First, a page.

In Florida, abortions after 6 weeks were recently banned by a law signed by Gov. Ron DeSantis. However, that ban is on pause until the Florida Supreme Court can weigh in. For now, Florida is a top destination for Southerners seeking abortions up to 15 weeks. There’s no assured timeline – or outcome – in the state high court decision, but it’s widely expected that the conservative-leaning court will allow the abortion restrictions – with no exceptions for rape or incest – to remain in place.
Will Doctors Refusing Abortions Be Shielded From Florida Medical Malpractice Claims?
Some doctors have gone on record to say that it’s not a matter of if, but when, some pregnant patients will die from lack of timely abortion care. In turn, there’s a high likelihood there will be wrongful death medical malpractice claims stemming from those incidents.
Some say that such cases will have the effect of a counterbalance on the existing fear of legal sanctions that compels doctors to err on the side of NOT providing the abortion, even when the pregnant person’s life is at risk. But it may not be enough. Doctors face the possibility of criminal charges for providing abortion care outside the bounds of life-saving necessity, and civil litigation if they err on the other side and don’t provide that care. Most are reasonably going to be more concerned about going to jail than civil liability.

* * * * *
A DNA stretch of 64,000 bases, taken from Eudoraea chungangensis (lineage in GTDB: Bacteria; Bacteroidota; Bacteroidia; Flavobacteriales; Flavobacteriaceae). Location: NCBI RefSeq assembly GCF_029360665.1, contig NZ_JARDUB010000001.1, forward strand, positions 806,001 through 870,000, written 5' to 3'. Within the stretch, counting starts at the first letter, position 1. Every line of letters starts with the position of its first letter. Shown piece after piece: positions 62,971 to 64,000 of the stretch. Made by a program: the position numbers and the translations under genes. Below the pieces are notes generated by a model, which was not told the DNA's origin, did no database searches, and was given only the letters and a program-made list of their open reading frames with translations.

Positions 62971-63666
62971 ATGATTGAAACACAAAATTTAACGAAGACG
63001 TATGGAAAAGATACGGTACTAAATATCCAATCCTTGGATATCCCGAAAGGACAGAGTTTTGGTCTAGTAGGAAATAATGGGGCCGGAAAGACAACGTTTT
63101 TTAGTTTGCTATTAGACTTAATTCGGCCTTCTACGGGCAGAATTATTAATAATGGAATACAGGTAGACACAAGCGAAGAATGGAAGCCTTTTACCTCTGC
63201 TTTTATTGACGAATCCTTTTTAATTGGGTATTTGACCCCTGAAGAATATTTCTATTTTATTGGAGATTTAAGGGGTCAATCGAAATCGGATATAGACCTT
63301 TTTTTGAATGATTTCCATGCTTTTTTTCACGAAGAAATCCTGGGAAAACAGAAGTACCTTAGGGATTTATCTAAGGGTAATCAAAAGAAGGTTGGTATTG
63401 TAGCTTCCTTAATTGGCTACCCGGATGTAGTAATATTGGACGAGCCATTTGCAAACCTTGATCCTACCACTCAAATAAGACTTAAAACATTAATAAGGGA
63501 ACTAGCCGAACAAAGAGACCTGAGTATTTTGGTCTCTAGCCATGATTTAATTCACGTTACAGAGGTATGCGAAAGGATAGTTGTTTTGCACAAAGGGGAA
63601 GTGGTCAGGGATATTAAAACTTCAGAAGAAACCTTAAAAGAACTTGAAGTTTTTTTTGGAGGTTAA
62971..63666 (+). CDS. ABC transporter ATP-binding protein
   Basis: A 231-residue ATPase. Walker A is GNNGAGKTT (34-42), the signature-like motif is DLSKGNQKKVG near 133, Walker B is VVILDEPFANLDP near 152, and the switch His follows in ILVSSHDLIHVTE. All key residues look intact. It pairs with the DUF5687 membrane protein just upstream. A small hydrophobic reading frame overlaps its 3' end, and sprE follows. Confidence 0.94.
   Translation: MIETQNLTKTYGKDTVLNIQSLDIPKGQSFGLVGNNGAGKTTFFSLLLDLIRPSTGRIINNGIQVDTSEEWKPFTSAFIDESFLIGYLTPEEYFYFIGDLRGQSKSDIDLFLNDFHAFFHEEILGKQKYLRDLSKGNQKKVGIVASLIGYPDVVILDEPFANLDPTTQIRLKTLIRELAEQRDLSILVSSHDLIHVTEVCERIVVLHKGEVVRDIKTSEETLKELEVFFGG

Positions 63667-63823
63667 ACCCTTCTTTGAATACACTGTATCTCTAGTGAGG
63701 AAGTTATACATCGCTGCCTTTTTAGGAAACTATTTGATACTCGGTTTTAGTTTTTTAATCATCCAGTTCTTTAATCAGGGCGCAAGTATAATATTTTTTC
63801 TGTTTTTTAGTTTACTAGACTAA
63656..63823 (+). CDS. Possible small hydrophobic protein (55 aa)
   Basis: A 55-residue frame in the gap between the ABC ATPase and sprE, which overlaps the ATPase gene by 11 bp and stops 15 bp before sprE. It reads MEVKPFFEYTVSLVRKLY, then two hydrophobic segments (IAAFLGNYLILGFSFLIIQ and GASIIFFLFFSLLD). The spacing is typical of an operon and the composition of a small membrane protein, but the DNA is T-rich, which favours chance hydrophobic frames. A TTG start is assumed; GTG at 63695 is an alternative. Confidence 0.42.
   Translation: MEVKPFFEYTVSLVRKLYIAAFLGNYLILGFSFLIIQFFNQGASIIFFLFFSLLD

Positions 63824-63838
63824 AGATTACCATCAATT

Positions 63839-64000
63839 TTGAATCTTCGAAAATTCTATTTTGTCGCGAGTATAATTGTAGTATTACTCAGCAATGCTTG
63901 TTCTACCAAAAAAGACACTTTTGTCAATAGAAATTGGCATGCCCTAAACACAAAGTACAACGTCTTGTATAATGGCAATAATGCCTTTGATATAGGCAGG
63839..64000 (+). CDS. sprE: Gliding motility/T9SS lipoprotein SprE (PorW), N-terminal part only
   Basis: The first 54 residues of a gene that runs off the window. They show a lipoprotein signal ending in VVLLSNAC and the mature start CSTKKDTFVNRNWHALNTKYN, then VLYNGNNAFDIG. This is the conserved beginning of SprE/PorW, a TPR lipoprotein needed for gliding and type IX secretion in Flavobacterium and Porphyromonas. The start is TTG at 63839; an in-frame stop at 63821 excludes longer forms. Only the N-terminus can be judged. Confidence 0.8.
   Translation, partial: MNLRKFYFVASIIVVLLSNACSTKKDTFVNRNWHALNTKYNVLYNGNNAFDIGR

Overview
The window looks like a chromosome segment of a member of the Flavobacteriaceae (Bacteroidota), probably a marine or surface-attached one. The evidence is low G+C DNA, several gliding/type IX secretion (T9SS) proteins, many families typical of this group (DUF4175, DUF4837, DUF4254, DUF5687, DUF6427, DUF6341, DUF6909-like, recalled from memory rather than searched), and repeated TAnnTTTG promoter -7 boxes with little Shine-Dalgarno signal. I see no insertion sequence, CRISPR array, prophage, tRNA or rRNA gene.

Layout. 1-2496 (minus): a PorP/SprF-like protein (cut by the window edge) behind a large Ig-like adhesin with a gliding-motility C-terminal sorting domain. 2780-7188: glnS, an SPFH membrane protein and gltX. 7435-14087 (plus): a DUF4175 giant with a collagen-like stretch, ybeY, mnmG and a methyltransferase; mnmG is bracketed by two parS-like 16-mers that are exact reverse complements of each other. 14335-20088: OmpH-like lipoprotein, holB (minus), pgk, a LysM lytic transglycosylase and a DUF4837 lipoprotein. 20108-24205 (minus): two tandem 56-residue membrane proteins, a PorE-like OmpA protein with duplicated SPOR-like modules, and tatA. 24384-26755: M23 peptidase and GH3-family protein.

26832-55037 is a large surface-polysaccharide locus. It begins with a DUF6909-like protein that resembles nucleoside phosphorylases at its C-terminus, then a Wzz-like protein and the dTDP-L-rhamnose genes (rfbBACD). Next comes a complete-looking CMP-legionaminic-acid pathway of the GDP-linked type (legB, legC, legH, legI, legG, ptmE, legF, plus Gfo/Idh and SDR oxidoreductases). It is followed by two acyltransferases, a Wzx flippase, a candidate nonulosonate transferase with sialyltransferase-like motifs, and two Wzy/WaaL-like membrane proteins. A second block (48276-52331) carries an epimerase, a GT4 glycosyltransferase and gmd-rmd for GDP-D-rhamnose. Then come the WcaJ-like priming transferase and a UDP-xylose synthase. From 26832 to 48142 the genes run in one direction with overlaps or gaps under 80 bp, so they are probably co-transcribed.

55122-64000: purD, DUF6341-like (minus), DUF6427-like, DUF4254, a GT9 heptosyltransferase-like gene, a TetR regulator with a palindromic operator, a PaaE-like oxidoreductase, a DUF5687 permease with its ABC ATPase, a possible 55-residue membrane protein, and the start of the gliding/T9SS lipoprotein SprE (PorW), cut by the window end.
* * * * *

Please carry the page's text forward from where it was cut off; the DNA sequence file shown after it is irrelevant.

Further complicating matters is the fact that liability insurers usually don’t cover damages resulting from criminal acts. That provides more incentive for doctors not to act.
As longtime West Palm Beach medical malpractice lawyers, we think it likely we’ll see such claims filed in Florida over the next few years. As some doctors argue, abortions ARE the standard of care for pregnancy complications and fetal abnormalities. By not providing these treatments that are widely accepted to be the applicable standard of care because of these laws, patients are in essence breaching that duty. Providing substandard medical care will always increase the risk of harm to patients and civil liability of doctors and other healthcare providers.